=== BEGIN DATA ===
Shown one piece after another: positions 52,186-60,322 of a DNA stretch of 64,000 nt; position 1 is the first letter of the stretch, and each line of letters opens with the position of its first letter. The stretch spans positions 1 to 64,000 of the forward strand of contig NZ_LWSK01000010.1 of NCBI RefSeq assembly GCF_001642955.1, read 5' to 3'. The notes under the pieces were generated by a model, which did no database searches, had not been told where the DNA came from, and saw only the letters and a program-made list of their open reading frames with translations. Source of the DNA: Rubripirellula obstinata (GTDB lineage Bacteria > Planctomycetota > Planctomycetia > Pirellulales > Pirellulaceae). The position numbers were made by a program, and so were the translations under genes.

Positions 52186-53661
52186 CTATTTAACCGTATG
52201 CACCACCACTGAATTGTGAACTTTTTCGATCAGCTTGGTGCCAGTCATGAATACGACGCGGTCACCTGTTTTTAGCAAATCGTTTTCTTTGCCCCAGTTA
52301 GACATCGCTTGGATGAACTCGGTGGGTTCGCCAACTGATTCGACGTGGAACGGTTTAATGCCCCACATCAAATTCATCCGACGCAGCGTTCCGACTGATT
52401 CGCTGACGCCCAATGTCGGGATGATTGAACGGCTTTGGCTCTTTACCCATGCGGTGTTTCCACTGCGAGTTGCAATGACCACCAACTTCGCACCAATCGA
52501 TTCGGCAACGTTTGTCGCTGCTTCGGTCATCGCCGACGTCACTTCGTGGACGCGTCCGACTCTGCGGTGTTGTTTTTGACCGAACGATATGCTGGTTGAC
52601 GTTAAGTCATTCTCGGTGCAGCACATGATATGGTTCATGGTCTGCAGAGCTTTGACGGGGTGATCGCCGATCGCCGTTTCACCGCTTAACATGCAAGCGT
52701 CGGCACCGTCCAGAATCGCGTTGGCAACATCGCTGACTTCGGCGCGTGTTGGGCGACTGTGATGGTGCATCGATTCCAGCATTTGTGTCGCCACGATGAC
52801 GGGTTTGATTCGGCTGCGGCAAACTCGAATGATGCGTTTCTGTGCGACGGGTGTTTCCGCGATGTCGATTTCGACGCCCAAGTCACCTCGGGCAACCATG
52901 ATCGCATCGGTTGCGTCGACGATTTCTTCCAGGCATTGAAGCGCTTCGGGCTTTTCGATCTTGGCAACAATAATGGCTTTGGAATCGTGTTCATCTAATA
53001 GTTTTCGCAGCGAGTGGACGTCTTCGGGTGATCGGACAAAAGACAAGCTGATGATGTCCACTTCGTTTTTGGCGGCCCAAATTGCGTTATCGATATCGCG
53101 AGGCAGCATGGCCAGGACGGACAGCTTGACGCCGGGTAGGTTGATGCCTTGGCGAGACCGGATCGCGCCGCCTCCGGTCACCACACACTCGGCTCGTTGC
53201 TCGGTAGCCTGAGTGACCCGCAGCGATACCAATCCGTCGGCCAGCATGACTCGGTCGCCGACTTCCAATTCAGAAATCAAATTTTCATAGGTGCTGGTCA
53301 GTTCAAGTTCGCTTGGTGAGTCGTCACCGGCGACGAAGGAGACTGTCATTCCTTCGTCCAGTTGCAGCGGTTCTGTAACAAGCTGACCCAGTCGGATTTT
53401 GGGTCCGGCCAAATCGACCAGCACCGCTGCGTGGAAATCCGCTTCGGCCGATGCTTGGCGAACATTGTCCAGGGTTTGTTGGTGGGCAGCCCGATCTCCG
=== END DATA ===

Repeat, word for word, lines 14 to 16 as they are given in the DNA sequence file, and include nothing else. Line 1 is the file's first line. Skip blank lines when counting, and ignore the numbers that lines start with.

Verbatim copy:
53201 TCGGTAGCCTGAGTGACCCGCAGCGATACCAATCCGTCGGCCAGCATGACTCGGTCGCCGACTTCCAATTCAGAAATCAAATTTTCATAGGTGCTGGTCA
53301 GTTCAAGTTCGCTTGGTGAGTCGTCACCGGCGACGAAGGAGACTGTCATTCCTTCGTCCAGTTGCAGCGGTTCTGTAACAAGCTGACCCAGTCGGATTTT
53401 GGGTCCGGCCAAATCGACCAGCACCGCTGCGTGGAAATCCGCTTCGGCCGATGCTTGGCGAACATTGTCCAGGGTTTGTTGGTGGGCAGCCCGATCTCCG